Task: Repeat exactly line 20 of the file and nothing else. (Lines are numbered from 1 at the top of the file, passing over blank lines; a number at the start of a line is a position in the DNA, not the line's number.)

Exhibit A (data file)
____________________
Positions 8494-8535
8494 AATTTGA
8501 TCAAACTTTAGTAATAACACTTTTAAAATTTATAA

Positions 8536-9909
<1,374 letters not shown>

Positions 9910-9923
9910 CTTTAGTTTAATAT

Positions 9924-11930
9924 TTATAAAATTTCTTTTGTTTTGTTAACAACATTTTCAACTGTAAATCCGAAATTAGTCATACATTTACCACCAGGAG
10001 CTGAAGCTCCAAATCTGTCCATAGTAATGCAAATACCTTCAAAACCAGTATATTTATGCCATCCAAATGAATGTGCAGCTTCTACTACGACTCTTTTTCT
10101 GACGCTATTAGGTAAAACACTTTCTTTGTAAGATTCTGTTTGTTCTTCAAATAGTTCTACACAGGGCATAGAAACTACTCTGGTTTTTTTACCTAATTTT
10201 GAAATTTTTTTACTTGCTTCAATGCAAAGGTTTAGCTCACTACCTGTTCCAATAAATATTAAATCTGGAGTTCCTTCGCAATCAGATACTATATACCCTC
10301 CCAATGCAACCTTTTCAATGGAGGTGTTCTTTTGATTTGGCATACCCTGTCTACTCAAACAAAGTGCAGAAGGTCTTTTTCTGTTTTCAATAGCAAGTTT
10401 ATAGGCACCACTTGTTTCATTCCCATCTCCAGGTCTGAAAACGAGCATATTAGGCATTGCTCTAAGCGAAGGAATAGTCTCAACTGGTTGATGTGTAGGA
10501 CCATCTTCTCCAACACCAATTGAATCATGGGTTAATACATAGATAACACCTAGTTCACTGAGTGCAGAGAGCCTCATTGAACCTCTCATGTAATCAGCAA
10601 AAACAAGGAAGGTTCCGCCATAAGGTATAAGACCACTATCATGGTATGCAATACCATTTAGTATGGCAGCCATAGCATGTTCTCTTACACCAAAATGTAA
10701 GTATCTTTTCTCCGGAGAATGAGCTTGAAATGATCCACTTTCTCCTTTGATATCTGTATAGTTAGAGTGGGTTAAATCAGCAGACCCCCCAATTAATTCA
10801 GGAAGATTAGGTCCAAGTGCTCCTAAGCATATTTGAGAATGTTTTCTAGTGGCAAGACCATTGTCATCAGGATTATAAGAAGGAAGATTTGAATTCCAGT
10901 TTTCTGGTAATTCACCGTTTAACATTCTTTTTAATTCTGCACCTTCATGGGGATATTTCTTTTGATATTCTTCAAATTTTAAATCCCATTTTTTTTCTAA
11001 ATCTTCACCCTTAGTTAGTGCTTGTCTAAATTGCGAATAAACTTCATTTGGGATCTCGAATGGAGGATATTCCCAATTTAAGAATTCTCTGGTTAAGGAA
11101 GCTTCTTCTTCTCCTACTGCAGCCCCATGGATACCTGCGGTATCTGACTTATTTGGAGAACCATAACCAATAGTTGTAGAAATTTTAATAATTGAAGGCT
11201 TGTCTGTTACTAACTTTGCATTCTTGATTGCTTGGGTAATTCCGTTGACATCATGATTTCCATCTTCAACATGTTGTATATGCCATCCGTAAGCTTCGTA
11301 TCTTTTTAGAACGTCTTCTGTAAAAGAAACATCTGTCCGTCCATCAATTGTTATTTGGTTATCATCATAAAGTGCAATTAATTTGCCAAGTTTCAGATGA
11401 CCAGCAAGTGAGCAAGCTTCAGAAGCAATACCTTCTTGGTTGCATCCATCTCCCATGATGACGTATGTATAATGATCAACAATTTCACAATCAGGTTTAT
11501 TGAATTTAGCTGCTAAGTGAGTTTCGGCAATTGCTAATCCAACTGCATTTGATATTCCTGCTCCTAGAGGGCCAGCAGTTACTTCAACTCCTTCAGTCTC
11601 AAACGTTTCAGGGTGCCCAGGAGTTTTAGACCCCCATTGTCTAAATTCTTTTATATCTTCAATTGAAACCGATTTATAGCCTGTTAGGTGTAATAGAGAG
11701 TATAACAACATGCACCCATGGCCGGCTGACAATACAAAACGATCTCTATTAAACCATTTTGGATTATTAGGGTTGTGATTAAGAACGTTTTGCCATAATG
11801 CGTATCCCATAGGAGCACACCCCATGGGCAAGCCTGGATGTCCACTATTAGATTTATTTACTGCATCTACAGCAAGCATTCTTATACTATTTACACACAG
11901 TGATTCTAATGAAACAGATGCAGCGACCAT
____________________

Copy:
11001 ATCTTCACCCTTAGTTAGTGCTTGTCTAAATTGCGAATAAACTTCATTTGGGATCTCGAATGGAGGATATTCCCAATTTAAGAATTCTCTGGTTAAGGAA